Suppose I borrow $20,000 from a local bank to purchase a car. I really don't need a car. The one I have works well enough. It isn't new and I just got done replacing the wheel bearings in my drive way in forty degree weather - not as much fun in your forties as when you were in your twenties. But the car's fixed now. However, that commercial with the new car just has me feeling like I'm less of a man without that horsepower. So I take the plunge. Two months later my job dries up and I'm sitting without a paycheck and precious little reserves. How many months will the bank allow me to default on that new car loan before they come get the car? Am I stupid enough to believe someone will step in to cover my bad loan? There will be no bailout for the consumer who's being begged to jumpstart the economy, while untold amounts from the bailout are going into six and seven figure Christmas bonuses for failed bank executives.
This plan is so crazy it is hard to believe that our leaders can be stupid enough to believe it will work. But the fact of the matter is, they know it won't work. And they don't care that it won't work. The truth is, they are horrified. And this is what they are horrified of: Our political system has stupidly sided with an import-driven, consumer-based economy because it is the easiest and fastest way to get rich. A consumer-based economy is driven by people buying things. But by buying only what you need economic growth is extremely limited. Only by getting people to buy crap they don't need, can a consumer-based economy grow. And right now, people aren't buying crap they don't need. (Yes, I'm repeating this phrase on purpose.) What the politicians, and banks, and business owners, and the rest of the wealthy-thieves* fear is that we will realize we don't need all that crap they've been shoveling down our throats. In fact, in most cases we're actually happier without it. Yes, a new iPod is nice, but listening to that iPod when you have $20,000 of consumer debt hanging over your head sort of mitigates the listening experience.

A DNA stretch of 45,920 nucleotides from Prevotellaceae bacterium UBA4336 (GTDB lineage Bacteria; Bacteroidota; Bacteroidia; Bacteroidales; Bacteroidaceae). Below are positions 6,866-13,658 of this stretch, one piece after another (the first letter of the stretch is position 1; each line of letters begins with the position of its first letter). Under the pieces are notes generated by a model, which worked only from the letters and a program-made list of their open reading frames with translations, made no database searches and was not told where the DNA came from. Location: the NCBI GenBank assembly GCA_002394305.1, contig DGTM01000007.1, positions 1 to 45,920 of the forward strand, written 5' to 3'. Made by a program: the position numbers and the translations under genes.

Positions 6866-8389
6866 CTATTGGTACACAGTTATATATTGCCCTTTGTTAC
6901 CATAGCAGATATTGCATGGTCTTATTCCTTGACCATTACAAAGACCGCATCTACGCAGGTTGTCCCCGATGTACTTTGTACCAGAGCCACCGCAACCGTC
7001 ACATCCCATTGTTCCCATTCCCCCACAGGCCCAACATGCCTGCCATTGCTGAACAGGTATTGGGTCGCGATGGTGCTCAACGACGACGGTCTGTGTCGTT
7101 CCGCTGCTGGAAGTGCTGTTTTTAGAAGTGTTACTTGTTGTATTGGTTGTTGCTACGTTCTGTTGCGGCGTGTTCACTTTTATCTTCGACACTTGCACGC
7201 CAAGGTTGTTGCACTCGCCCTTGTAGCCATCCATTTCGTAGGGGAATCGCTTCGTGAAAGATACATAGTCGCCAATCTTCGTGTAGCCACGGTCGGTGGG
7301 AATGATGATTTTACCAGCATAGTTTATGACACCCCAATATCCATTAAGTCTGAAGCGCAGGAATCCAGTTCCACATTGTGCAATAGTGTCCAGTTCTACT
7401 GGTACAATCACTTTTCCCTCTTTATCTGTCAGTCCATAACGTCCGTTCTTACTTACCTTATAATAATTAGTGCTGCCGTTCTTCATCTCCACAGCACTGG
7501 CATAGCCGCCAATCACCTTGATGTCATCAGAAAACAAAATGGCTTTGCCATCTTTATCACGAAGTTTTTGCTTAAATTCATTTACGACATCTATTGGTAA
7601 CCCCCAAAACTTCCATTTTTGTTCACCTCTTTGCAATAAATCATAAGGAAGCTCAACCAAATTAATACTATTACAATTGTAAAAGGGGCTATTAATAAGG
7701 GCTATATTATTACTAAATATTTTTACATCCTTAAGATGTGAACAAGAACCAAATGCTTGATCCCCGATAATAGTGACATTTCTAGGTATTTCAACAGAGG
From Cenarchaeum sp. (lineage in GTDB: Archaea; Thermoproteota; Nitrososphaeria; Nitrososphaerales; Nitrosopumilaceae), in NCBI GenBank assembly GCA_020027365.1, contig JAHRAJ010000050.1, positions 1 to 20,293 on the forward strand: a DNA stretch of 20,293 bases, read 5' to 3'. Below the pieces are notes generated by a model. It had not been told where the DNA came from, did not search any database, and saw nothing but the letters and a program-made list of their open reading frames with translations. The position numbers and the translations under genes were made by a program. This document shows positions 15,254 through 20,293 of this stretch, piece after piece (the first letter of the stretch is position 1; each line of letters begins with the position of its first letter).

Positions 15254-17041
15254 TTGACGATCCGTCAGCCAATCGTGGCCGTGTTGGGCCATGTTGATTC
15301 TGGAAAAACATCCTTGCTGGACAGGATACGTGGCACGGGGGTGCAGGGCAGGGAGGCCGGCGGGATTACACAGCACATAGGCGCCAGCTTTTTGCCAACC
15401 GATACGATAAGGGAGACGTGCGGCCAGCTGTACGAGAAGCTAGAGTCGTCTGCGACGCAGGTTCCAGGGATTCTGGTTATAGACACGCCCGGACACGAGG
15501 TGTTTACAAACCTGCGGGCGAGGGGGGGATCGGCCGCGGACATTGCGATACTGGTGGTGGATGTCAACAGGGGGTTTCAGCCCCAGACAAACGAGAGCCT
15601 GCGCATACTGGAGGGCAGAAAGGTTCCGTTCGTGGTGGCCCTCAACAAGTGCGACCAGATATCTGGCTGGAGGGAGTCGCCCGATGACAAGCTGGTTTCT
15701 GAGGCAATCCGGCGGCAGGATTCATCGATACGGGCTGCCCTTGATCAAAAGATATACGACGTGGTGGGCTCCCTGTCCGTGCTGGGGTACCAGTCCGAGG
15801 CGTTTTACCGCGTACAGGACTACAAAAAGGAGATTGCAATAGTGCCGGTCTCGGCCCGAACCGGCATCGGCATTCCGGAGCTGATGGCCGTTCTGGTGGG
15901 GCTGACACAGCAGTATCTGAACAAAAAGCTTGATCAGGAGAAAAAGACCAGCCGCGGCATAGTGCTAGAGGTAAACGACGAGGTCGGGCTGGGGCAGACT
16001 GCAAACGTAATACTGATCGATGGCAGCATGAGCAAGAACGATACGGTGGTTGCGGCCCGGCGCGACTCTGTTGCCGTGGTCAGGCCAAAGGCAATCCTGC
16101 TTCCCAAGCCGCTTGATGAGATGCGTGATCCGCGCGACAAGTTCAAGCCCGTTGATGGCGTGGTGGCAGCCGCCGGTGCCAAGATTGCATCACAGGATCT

That is what the politicians are afraid of, another generation of people like my Grandmother. They're afraid we'll decide a simpler life is better. Or that fixing a car in the driveway has it's merits. Or that five hundred square feet per person is enough. That is what they are whispering in their closed-door sessions. The longer people don't buy the crap they don't need, the more they're going to realize they don't need it. And then...
*Wealthy Thieves - those who gain wealth through exploitation as opposed to those who gain wealth through innovation, capitalization, and value added.
NEXT: Why The Gravy Train Must Go On
-Futbol Guru, http://mises.org/Community/blogs/not-a-lemming
The popular figure for the ‘bail out’ plan is $750 billion. This doesn’t include a proposed multi-billion dollar bailout of the auto industry. Bank failure, it is said, is the root cause of our economic woes. Lack of access to credit. I disagree. We have a consumer based economy so if there is a problem with the economy it is because money is either inaccessible to the middle class, or in threat of disruption. For this reason, the middle class is not purchasing goods and services resulting in a negative feedback condition which causes economic contraction. It is NOT access to credit. If one’s flow of money is in question – in other words you’ve lost your job or feel you might – you certainly aren’t going to go looking for a loan. Indeed, most banks are using their government money to buy failing banks thereby enriching the incompetent bank managers who brought their businesses to ruin in the first place.
As stated previously, the United States has a consumer-based economy wherein money flows from producer to consumer and back to producer. If, for whatever reason, consumers stop consuming, the flow of money slows and jobs shrivel. Giving money to banks isn’t going to stop this. The only thing that is going to stop it is getting cash – not loans – into the hands of consumers.
Bailing out the banks, and I use the term ‘bank’ to include a variety of investment firms, will do only one thing: allow ‘banks’ to give their usual six and seven figure Christmas bonuses and take jaunts to expensive resorts. It will have zero effect on the average middle class citizen whose purchasing drives our economy. And, I might add, with potentially $750 billion in tax-payer funds for the taking, if I was running a bank, I’d make sure it appeared to be on the verge of collapse.